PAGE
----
10 Ways the System Is Rigged Against Justice for People Wrongly Killed by Cops – As passions and protests flared on the streets of New York City following a Staten Island grand jury’s decision Wednesday not to indict the white NYC police officer whose chokehold and rough arrest killed Eric Garner, an unarmed black man, a key question emerges: Why is the justice system so biased against holding abusive officers accountable?
Choking on the News – Is the U.S. a police state? Sometimes it feels it's headed that way. Reading the news about the Eric Garner grand jury decision coming so soon after the Ferguson grand jury farce left me breathless and shocked.
Everyone But Us – The announcement that the St. Louis Grand Jury's decision would not indict Darren Wilson was about much more than his potential prosecution; yes, it was yet another reminder of America's creed, where justice for African Americans remains a dream deferred and where politically, culturally, and morally black lives don't matter.
America Can’t Breathe – While the case of Eric Garner's killing without a doubt reflects on the need for improved law enforcement practices, it also calls into question our legal system, and demonstrates the need for reforms throughout the entire legal process.
Why We All Need Affirmative Action – We should care about affirmative action because recent headlines have jarred the nation's consciousness to the immediate, lethal consequences of racism. Three recent highly publicized murders of black teenagers—Trayvon Martin in 2011 in Sanford, Fla.; Jordan Davis in 2013 in Jacksonville, Fla.; and Michael Brown this year in Ferguson, Mo.—demonstrate how racism can effectively condemn someone to death.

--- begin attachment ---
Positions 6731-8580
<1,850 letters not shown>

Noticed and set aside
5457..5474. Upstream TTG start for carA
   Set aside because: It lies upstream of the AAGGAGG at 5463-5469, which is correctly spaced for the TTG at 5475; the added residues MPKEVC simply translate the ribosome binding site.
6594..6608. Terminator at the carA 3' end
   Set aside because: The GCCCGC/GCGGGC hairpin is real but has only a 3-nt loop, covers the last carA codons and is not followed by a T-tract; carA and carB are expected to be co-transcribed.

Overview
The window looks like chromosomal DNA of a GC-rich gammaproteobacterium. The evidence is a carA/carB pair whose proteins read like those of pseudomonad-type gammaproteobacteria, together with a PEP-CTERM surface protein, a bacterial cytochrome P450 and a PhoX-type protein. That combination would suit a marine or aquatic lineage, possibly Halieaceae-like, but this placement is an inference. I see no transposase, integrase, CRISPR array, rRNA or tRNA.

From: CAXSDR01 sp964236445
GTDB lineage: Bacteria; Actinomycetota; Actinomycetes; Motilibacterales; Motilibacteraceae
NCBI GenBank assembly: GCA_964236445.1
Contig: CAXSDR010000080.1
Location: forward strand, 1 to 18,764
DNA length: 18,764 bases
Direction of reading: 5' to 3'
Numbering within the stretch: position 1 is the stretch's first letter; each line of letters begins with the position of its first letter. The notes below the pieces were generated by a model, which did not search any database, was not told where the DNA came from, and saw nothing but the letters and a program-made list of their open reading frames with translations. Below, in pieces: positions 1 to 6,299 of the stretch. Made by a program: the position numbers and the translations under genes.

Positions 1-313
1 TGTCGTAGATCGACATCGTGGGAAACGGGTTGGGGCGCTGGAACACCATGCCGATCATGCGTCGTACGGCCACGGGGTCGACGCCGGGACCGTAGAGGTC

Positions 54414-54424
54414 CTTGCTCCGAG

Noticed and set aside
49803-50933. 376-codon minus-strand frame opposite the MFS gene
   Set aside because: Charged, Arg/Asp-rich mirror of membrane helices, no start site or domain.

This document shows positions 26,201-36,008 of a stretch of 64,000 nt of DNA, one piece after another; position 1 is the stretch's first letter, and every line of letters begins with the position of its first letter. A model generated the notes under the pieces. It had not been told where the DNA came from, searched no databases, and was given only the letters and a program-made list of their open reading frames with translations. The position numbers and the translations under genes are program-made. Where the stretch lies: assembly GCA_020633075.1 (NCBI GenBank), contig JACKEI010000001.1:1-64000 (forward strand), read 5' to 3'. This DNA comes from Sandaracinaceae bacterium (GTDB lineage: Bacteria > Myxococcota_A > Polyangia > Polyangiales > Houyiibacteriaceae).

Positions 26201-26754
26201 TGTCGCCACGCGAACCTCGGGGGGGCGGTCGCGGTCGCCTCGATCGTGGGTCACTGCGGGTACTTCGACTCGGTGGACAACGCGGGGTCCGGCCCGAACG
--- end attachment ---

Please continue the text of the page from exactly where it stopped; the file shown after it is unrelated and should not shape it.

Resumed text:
An Open Letter To Charles Barkley – Once you were not afraid to ask that all-important question: “Who’s afraid a large black man?” Tragically, it now seems like the answer might be you.
An Invitation to White People – Imagine you are a black woman and you have a daughter named Jade who is in elementary school. One day she comes home and asks you, "Mommy, what does 'nigger' mean?" Your heart stops as the weight of this moment hits you. Do you stick with a short answer — "It's a mean word for black people" — and pray to God that she doesn't ask you the inevitable toddler question "Why?" Or perhaps you take a deep breath and decide that you'd rather be the one to tell her the truth about being black in America.